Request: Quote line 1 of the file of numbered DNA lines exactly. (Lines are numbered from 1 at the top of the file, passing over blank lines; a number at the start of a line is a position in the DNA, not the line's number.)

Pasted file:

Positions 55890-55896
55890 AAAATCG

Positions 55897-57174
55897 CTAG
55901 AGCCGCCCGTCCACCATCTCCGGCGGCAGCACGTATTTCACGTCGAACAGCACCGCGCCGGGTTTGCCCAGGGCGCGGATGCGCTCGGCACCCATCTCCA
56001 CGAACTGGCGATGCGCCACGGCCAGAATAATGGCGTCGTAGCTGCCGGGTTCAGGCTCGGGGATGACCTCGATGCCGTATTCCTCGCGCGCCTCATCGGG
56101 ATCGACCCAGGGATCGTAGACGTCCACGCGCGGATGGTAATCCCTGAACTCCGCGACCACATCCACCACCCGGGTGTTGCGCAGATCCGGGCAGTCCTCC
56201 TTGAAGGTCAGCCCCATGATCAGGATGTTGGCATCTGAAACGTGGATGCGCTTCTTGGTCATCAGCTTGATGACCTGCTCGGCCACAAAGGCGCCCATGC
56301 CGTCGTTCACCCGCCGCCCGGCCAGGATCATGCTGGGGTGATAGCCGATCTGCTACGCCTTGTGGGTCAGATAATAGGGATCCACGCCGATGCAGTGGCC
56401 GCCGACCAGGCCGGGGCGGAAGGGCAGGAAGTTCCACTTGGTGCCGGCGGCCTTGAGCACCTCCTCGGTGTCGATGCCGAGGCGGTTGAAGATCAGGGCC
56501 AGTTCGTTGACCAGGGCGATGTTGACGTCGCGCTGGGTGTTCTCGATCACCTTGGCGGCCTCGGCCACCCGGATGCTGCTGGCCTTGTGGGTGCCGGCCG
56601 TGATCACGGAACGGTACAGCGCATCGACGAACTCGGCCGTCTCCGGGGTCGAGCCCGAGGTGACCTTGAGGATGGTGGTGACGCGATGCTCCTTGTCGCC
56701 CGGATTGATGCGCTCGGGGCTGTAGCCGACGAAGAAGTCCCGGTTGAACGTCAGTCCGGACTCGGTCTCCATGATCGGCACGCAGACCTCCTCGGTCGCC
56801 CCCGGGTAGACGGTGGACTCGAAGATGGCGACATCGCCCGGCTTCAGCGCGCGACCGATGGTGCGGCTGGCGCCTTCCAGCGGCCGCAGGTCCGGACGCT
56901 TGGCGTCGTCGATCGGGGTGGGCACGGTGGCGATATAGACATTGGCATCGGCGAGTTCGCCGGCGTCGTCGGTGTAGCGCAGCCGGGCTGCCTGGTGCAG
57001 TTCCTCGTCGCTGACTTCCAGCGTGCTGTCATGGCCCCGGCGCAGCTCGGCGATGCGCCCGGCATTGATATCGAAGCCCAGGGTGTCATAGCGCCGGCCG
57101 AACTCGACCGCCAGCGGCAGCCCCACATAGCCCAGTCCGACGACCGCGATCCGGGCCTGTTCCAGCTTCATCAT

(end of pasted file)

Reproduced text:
Positions 55890-55896